AOC’s fight against child military recruitment highlights generational divide within Congress
Alexandria Ocasio-Cortez’s ‘Twitch’ amendment, which sought to limit U.S. military ads on the digital streaming platform failed in House vote.
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Alexandria Ocasio-Cortez (D-NY) is a powerful communicator, and part of that includes staying on top of relevant platforms and forms of communication younger demographics are using.
However in a 292-126 vote Thursday night, the House rejected an amendment by Alexandria Ocasio-Cortez (AOC), that would have limited U.S. military recruitment ads on Twitch that target minors.
The bill’s failing not only highlights a generational divide, but the issue of tech literacy within Congress.
This was previously seen in 2019’s infamous House hearing with Mark Zuckerberg, where older members of Congress failed to keep up with tech and internet jargon, as well as basic terms needed to understand the Facebook platform and what it was doing with user data.
It went abysmally, so when asked to understand the issue of the US military using the Twitch platform to recruit young users via ads… you can see where this is going.
“Right now, currently, children on platforms such as Twitch are bombarded with banner ads linked to recruitment signup forms that can be submitted by children as young as 12 years old. These are not education outreach programs for the military,” AOC said on the House floor.
AOC tweeted her frustration on her attempt to connect and win over her colleagues Thursday:
“Imagine trying to explain to your colleagues who are members of Congress what Twitch is,” tweeted, AOC, adding a crying emoji afterwards.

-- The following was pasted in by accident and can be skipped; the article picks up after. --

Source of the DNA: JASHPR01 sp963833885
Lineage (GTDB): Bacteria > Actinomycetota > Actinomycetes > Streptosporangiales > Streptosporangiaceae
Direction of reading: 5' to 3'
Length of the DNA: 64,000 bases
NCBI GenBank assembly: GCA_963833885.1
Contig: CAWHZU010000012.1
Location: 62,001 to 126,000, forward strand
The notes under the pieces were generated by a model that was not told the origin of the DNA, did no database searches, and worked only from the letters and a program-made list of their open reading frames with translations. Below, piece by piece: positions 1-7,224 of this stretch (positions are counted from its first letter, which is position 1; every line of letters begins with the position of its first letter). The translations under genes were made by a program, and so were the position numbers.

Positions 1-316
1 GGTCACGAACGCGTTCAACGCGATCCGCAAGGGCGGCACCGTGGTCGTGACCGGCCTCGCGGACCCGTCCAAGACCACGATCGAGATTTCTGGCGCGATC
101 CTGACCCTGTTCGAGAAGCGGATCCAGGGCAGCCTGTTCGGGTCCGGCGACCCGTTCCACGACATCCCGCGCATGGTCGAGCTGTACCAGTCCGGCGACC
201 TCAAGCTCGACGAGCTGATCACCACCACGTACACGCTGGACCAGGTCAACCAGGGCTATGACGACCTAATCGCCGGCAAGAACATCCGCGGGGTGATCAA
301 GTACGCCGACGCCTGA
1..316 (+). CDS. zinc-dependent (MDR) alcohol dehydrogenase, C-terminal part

Imagine trying to explain to your colleagues who are members of Congress what Twitch is— Alexandria Ocasio-Cortez (@AOC) July 30, 2020
Twitch is a digital streaming platform where gamers can live-stream their games, and people can tune-in and watch. Similar to Youtube, there is plenty of opportunity for advertisers to target the platform’s majority-young users, which the U.S. military is taking advantage of.
“It’s totally fine if you don’t know what Twitch is. But tech literacy is becoming [a] growing need in Congress so we can legislate to protect people’s privacy” AOC continued in a Twitter thread.
“We’ve made great strides since *that* Senate FBI hearing, but we’ve got a lot of room to improve,” AOC ended.
The good news: a majority of the Dem party supported this amendment.— Alexandria Ocasio-Cortez (@AOC) July 30, 2020
That’s a really solid start for this being the first time this issue has been brought before Congress.
We’ve made great strides since *that* Senate FB hearing, but we’ve got a lot of room to still improve!
When a majority of the House votes against a measure that would effectively protect young, impressionable teens, a larger issue is brought to the forefront.
Tech literacy, especially in an age when technology is increasingly prevalent in day-to-day communication, is imperative. This lack of education exhibited by Congress gives companies and organizations the opportunity to be 10 steps ahead of any form of legislation that would call them out for such practices, in the way AOC has.
The Army, Navy, Air Force and National Guard all participate in sponsorships and partnerships, with the exception of the Marine Corps and the National Guard.
Yes, Congress has made subtle strides, but has a significant way to go in order to fully understand the repercussions of the Military’s targeting tactics.